For home buyers, it’s the best and the worst of times. Lending rates hit another record low in the third week of May—an average of 3.8 percent on 30-year mortgages. But receiving that low interest requires buyers to actually get a loan—no easy feat now that banks have tightened their lending requirements. For many buyers, the down payment has become the toughest hurdle—traditional mortgage lenders like Bank of America and Wells Fargo are routinely asking them to put down 20 percent or more. A provision in the 2010 Dodd-Frank financial reform law also proposes a 20 percent down requirement for home buyers, and is currently under consideration by the Federal Reserve and six other agencies.
Some experts applaud banks for asking for higher up-front payments since it suggests they’re moving back to the sound lending of earlier years. Authors Gretchen Morgenson and Joshua Rosner of Reckless Endangerment: How Outsized Ambition, Greed, and Corruption Led to Economic Armageddon argue that low down payments helped fuel the housing crisis in the first place and caused thousands of borrowers to own a home without having any equity in the property. “In just a few short years, all of the venerable rules governing the relationship between borrower and lender went out the window,” they write, “starting with the elimination of the requirements that a borrower put down a substantial amount of cash in a property….”
With the banks tightening their lending requirements, government-backed Federal Housing Administration (FHA) loans are becoming increasingly popular due to their low down payment requirement —3.5 percent—for qualified borrowers. Many argue that this is too low, could cause yet another housing bubble, and reduces the pool of borrowers that the banks can draw from.
But others say that large upfront payments could further depresses the housing market by pushing out the buyers who fall somewhere in between – those who don’t qualify for an FHA loan, but can’t afford to save 20 percent for a down payment. Focusing on the size of the down payment distracts from the real source of sound loans—better underwriting and eliminating alternative borrowing methods like interest-only and adjustable-rate mortgages, says former mortgage lender Colin Robertson, who runs the website The Truth About Mortgage. There’s no “just right” amount of up-front money, he says. The down payment is just one element of assessing risk. Good underwriting involves looking at the borrower’s credit and the debt-to-income ratio, he says—something that rarely happened during the housing crisis.
Historically, lower-income buyers who qualified for FHA and Veterans Administration (VA) loans have also been asked to make higher down payments than today. In 1950, for example, the average down payment on FHA and VA loans was 15 percent, according to a May 2012 paper by Paul Willen, senior economist and policy advisor at the Federal Reserve Bank of Boston, and two colleagues. Conventional bank loans required even higher down payments—37 percent in 1950, and 24.5 percent in 1967, according to the study. By 1967, down payments on FHA and VA loans had fallen to less than 5 percent. During the lending free for all of the 2000s, the average down payment for all first-time buyers had dipped to 4 percent.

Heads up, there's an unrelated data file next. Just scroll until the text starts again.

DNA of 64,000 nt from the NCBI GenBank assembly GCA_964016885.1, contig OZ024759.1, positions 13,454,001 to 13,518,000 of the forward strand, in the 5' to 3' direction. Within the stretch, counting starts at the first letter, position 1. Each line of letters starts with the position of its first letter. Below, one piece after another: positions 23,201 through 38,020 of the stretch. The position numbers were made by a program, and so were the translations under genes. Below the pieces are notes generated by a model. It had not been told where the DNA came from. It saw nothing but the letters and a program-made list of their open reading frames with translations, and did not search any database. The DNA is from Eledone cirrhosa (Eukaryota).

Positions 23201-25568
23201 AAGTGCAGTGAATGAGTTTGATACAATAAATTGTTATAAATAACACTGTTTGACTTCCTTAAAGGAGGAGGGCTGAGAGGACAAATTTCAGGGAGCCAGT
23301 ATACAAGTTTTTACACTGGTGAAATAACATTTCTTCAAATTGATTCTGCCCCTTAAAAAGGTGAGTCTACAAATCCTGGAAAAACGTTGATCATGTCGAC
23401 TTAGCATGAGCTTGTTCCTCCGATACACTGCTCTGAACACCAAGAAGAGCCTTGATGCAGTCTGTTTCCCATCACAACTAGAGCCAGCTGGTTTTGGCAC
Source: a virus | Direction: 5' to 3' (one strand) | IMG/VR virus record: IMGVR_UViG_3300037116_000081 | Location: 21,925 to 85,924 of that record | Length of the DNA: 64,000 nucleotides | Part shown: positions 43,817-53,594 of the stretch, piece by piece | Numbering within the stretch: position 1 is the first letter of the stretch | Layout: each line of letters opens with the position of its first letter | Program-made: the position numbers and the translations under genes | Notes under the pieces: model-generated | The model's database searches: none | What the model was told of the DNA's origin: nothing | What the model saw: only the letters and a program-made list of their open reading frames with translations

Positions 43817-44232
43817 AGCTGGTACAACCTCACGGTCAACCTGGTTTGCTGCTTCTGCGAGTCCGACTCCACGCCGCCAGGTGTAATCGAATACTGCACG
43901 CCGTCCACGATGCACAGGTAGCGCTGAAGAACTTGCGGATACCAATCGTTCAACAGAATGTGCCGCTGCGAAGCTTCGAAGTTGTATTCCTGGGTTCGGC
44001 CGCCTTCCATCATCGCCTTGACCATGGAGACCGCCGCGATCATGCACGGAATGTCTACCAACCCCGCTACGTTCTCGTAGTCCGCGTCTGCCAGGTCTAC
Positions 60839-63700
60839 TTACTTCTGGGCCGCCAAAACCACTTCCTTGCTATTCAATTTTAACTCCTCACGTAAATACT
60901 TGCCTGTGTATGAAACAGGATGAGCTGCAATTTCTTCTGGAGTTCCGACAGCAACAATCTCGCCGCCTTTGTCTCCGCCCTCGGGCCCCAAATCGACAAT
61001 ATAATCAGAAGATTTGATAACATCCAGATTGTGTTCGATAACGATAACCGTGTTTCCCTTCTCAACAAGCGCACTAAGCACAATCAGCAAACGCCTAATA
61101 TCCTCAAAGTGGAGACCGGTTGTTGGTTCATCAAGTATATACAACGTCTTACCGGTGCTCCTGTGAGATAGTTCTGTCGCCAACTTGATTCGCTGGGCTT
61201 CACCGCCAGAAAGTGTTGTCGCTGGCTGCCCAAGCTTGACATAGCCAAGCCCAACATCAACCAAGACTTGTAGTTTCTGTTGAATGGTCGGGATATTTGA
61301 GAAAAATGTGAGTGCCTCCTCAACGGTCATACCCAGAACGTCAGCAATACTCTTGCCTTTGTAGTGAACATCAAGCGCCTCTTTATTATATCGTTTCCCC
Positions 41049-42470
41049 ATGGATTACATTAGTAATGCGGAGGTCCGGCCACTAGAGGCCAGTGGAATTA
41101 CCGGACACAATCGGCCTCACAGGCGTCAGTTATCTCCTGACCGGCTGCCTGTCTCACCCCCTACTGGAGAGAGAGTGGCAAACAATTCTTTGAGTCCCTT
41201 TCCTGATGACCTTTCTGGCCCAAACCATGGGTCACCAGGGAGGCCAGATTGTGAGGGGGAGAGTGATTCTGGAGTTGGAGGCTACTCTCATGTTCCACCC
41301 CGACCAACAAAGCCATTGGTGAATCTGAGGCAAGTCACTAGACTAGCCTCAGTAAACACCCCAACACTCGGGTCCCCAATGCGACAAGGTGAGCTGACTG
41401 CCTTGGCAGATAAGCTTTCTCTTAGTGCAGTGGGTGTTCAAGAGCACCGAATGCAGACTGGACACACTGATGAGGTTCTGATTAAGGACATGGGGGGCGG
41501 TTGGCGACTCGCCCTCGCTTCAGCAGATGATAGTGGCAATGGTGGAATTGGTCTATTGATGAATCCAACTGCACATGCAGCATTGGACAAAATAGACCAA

The lower upfront payment on FHA and VA loans was a tradeoff that the government made to get more people into homes. By 1965, the homeownership rate was 63 percent, up from about 45 percent during the 1930s and 1940s, when buyers typically were required to make 50-percent down payments. Today, even with homeownership rates having dropped, 65 percent of Americans own the place they live.
Typically, low down payments coincide with more foreclosures. But even with low down payments, foreclosure rates were modest before the housing crash. Following World War II until 1985, foreclosure rates on FHA and VA loans were about 1 percent before rising to about 2 percent in 1999. Even in 2006, foreclosure rates on conventional loans were .5 percent and those on FHA and VA loans averaged only about 2.4 percent. “These were always relatively small numbers,” says Willen. It wasn’t until 2009 that foreclosure rates spiked to 3 percent and 4 percent respectively.
Roberto Quercia, director of the University of North Carolina’s Center for Community Capital, says his team’s research found that, if properly underwritten, conventional loans with small down payments can perform well. Their 2011 study looked at a demonstration program that provided 30-year fixed rate mortgages to qualified low-income borrowers with good credit track records and low debt levels, most of whom put down less than 5 percent. Ninety-five percent of those borrowers made their payments successfully, even during the years of the housing crisis, the researchers reported.
The problem that created the housing crisis, contends Quercia, wasn’t low down payments. It was that lenders introduced sloppy underwriting, did poor or no documentation, inflated appraisals, and sold loan products with high interest rates and nothing down.
But even if lender practices are sound, when home values drop, default rates rise as borrowers lose equity. And that’s why lenders are twisting the screws on down payments now, says Willen: “If you believe house prices are going up, then you’ll be very comfortable doing a low down payment loan.” The fact that banks are requiring more money down, he says, means bankers think the market could dip again.